Taste Test: This Texas Distillery’s New Rye Is Just as Great Neat as It Is in a Cocktail

If you’ve noticed an increase in Texas whiskey coverage here at Robb Report in recent months, that’s because there’s been a whole to cover. And it’s not just that the playing field continues to expand—the whiskey coming out of distilleries in the state is, more often than not, very good. One of the best of the bunch is Still Austin, a small craft distillery that just released its fourth bottled-in-bond whiskey, and this is definitely one worth seeking out.

Still Austin, which as you can guess is located in Austin, is a decade old now. That puts it into the middle age tier of craft whiskey distilleries, not quite as old as the OGs but it’s been around longer than some of the young’uns. That pedigree means that the distillery is able to release some properly aged whiskey, and as is often the case when a distillery has been around for this long, bottled-in-bond expressions. As a reminder, that designation means the whiskey is at least four years old, bottled at exactly 100 proof, and the product of one distillery and one distilling season. This new rye whiskey is the fourth release in Still Austin’s Bottled in Bond series—the three previous expressions were all bourbons made from different mashbills of red corn, blue corn, and a high-rye recipe.

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Still Austin Bottled in Bond Straight Rye Whiskey’s mashbill is 100 percent Texas-grown rye grain. That’s in keeping with the distillery’s commitment to using local grains grown in the Lone Star State, including corn, wheat and barley. That mashbill is not necessarily unusual, but it differs from the commonly found 95/5 rye-barley whiskeys you’ll find from MGP or the just over 51 percent rye “barely legal” whiskeys coming out of Kentucky. What separates this new whiskey from Still Austin’s core rye is that it’s a little older and has a higher ABV, and those variations had a big impact on the whiskey. Despite the fact that there is only rye in the mashbill, the whiskey doesn’t drink like the fruity spice bomb you might expect. There is a richness to the palate, with notes of caramel, stone fruit, vanilla, honey, and ginger, along with the black pepper and cinnamon notes you might expect. This whiskey is versatile—fit’s a lovely sipper, and it works just fine in a cocktail as well (I tried it in a Manhattan, chef’s kiss).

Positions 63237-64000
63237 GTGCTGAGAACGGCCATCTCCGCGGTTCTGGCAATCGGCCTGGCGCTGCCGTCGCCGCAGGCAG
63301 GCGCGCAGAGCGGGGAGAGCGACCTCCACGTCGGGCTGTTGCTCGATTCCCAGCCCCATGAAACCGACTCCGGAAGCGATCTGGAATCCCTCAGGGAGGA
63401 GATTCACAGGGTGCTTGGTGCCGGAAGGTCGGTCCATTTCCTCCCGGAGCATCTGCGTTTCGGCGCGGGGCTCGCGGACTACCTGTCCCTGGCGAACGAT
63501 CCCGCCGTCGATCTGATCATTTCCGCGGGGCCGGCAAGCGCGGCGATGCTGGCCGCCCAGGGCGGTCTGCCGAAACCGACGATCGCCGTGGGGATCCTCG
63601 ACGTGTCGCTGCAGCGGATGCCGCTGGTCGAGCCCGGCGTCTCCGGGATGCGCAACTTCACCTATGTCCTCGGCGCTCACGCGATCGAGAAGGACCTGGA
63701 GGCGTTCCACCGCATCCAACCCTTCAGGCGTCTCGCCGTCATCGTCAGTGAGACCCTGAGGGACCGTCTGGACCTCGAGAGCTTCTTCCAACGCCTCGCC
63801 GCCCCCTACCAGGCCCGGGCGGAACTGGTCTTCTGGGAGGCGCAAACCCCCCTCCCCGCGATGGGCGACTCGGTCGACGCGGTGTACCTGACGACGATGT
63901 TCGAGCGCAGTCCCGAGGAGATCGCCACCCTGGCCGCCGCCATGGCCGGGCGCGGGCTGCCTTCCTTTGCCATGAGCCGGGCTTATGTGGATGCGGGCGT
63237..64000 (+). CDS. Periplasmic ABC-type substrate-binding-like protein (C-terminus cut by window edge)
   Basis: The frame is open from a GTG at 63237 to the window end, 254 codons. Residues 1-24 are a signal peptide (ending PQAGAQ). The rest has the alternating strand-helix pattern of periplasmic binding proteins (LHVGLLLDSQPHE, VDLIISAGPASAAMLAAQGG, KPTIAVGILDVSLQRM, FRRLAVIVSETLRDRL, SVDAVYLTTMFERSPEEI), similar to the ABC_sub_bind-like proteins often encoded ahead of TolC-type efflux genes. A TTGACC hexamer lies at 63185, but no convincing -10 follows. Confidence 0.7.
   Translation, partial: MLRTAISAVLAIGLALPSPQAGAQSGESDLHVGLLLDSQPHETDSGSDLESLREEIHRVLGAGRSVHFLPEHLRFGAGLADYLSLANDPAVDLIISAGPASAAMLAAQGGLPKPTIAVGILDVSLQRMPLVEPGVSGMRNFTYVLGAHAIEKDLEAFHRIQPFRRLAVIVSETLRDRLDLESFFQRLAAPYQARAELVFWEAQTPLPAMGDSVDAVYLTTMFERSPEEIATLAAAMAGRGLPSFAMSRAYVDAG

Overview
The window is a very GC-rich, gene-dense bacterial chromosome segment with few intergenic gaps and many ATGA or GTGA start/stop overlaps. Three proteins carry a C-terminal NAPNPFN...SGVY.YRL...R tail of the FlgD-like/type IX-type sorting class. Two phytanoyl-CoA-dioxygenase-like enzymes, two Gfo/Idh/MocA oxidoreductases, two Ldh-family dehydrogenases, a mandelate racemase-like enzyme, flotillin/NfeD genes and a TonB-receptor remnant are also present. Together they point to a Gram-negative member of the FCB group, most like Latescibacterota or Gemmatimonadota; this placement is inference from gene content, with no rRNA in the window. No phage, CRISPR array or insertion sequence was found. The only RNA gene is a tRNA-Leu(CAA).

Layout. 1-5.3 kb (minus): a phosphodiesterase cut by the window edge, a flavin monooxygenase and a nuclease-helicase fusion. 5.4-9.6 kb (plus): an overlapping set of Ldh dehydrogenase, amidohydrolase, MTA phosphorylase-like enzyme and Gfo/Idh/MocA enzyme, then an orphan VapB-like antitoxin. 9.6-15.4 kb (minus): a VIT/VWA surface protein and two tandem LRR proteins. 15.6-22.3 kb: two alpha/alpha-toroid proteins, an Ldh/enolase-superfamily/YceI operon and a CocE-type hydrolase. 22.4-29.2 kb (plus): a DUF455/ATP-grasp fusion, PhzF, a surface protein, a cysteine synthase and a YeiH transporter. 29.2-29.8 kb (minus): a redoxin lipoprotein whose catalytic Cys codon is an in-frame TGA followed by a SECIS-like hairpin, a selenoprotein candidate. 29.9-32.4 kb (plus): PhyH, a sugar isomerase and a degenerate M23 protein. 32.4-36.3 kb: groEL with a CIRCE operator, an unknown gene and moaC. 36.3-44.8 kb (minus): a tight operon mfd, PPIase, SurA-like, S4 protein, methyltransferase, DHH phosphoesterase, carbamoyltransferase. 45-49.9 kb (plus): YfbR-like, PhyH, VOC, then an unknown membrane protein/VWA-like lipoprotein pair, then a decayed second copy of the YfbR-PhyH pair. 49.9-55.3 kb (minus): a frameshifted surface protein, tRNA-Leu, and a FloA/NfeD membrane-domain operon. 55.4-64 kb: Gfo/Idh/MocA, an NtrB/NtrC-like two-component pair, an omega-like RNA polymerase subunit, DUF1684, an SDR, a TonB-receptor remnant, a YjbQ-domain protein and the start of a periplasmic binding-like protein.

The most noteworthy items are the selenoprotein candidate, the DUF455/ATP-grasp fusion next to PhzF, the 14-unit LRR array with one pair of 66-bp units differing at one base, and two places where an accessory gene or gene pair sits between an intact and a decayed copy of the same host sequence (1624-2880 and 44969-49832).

Despite its proximity to fellow Texas distillery Garrison Brothers, Still Austin’s whiskeys don’t have the heavy (and sometimes polarizing) barrel influence that defines the former’s bourbon. That’s likely due to the fact that Still Austin uses full size barrels for maturation, while Garrison uses a variety of sizes which causes the whiskey to pick up more wood notes. Also, the team at Still Austin uses the elevage method of maturation, a French technique which involves adding small amounts of water to the barrels while they age and the liquid evaporates, as opposed to waiting until they are dumped for dilution.

This is not to say that Garrison Brothers is inferior to Still Austin, but that the whiskeys coming out of each distillery could not be more different, something that holds true across the wide landscape of Texas whiskey. In Still Austin’s case, the result of this mixture of science, chemistry, and the untamable force of nature is a tasty rye whiskey that also has a point of view. There is more than enough of the aforementioned Indiana and Kentucky rye out there to drink if that’s what you’re looking for. But if you’re a fan of Texas whiskey, a rye aficionado, or just an enthusiastic whiskey drinker, give this new rye a go.

Score: 89

  • 100 Worth trading your first born for

  • 95 – 99 In the Pantheon: A trophy for the cabinet

  • 90 – 94 Great: An excited nod from friends when you pour them a dram

  • 85 – 89 Very Good: Delicious enough to buy, but not quite special enough to chase on the secondary market

  • 80 – 84 Good: More of your everyday drinker, solid and reliable

  • Below 80 It’s alright: Honestly, we probably won’t waste your time and ours with this

Every week Jonah Flicker tastes the most buzzworthy and interesting whiskeys in the world. Check back each Friday for his latest review.

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